On 05/05/2012 10:30 AM, Alexandre Prokoudine wrote:
On Sat, May 5, 2012 at 12:21 PM, Ken Warner wrote:

but many posts calling for civility have come from people who want to divide
the user base into two groups where one group is somehow more entitled to
use GIMP than the other because of the things they do with GIMP.

You know, it's quite frustrating that after all the explanations
people still seem to get this wrong. So let's try again.

We are not separating people into better of worse users, or the
deserving and non-deserving, or entitled and not entitled. This would
not be a constructive approach.

What we _are_ doing is _focusing_ on a group of users who are
underloved by free software. We are building workflows around their
needs. We are _targeting_ those users.

Maybe not everyone can see the difference, but it's right there. Hence
attributing any kind of discrimination to us would be utterly wrong. I
wish people really stopped doing that.

Alexandre Prokoudine
http://libregraphicsworld.org


Alexandre,

Please allow me a few words...

a) The users whose workflow has been made more difficult are _understandably_ upset. They were using a program in a certain way that worked well for them. However, either unknown to them (maybe they should have been paying more attention?) the focus of the developers changed/evolved over time in a way that is not helpful to those users AND/OR those users simply did not realize (months and years ago) that they were using a program that was going to move away from the way in which they were using it.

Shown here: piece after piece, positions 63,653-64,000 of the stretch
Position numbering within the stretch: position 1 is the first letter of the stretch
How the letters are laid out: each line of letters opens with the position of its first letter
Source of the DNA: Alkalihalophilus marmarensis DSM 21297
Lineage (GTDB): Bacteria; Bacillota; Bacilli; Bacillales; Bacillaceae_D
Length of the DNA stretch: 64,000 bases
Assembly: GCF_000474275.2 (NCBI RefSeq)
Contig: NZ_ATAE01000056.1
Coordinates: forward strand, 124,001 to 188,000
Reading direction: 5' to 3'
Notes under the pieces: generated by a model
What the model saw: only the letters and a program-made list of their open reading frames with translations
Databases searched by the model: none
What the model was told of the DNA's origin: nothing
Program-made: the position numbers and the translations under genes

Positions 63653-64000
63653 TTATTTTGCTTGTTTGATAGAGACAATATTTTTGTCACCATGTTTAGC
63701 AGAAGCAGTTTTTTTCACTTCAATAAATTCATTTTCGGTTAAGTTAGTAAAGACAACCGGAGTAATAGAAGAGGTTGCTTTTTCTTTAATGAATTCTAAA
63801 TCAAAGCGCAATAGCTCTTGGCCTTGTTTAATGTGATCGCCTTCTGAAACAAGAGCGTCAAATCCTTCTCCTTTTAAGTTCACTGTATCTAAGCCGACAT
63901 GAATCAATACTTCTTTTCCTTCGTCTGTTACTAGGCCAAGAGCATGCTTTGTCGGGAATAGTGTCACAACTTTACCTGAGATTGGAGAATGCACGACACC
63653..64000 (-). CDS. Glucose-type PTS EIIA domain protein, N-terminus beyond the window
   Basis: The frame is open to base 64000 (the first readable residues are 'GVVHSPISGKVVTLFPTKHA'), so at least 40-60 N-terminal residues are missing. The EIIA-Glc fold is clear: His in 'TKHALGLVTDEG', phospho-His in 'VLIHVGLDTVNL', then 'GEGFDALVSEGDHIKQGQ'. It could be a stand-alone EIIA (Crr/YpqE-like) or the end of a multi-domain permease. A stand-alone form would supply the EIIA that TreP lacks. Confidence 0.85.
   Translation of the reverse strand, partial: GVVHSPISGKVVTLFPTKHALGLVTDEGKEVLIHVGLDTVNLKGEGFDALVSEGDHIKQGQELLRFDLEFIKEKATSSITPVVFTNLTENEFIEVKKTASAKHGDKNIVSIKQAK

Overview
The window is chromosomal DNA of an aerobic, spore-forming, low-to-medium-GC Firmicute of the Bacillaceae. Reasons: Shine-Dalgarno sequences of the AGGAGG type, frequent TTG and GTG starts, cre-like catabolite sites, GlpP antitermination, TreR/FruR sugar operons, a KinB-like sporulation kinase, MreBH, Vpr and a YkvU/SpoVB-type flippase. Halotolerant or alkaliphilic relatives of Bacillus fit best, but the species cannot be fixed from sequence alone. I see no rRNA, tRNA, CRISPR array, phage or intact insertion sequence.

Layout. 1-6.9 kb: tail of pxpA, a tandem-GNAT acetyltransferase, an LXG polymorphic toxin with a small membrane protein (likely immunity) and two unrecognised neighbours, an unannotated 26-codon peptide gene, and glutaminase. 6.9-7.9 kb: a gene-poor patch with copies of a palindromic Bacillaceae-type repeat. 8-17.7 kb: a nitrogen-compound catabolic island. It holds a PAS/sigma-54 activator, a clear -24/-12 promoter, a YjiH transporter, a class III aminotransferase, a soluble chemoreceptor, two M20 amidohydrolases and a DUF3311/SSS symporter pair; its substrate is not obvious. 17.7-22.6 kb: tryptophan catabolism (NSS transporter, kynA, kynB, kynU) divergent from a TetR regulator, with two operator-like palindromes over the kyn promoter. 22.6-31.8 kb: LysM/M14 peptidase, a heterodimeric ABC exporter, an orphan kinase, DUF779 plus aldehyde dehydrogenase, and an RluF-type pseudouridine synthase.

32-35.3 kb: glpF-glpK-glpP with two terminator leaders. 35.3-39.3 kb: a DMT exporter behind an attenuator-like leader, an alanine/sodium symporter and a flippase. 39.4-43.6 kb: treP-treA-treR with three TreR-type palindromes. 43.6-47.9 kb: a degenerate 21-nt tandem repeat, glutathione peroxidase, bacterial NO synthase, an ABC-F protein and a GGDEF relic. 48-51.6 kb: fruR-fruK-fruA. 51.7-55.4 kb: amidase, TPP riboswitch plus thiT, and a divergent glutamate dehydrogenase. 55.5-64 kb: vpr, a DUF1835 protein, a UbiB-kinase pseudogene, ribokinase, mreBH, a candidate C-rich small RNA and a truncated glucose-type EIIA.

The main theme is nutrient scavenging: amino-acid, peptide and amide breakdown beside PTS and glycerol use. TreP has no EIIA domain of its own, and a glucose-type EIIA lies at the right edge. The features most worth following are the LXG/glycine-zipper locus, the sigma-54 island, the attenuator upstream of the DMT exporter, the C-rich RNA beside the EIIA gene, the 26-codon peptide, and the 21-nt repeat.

Part of what seems to be missing here is humility and respect on the part of the developers ... would it be too hard to simply say "We are sorry ... even though we are the ones doing the work and we have chosen to go in a particular direction, WE ARE SORRY!" Sometimes those simple words can go a very long way. It is like saying "I am sorry for your loss"... there is not a darn thing that I can do about the fact that Uncle Harold has died, but I _am_ sorry that it has happened and that your life will change as a result.

On the other side, however, the upset users have not, IMHO, shown adequate understanding or appreciation for what the developers have GIVEN to them over the years. Maybe it is a case of a good thing that must come to an end for certain users.

b) The users could have paid more attention to the conversations the developers were having ... I am an "ordinary" user and *I* knew this was coming because I monitor the developer list.

c) The developers UTTERLY FAILED to manage public relations on this. It was completely obvious to me (from monitoring the discussions on the developer list) that this subject was going to touch of an enormous storm of anger among some users.

If the developers don't like the angry reaction they have received, perhaps the developers should examine how they could have done a better job of communication ON THE USER LISTS to warn people of what was coming. I am not saying "ask", I am saying "warn".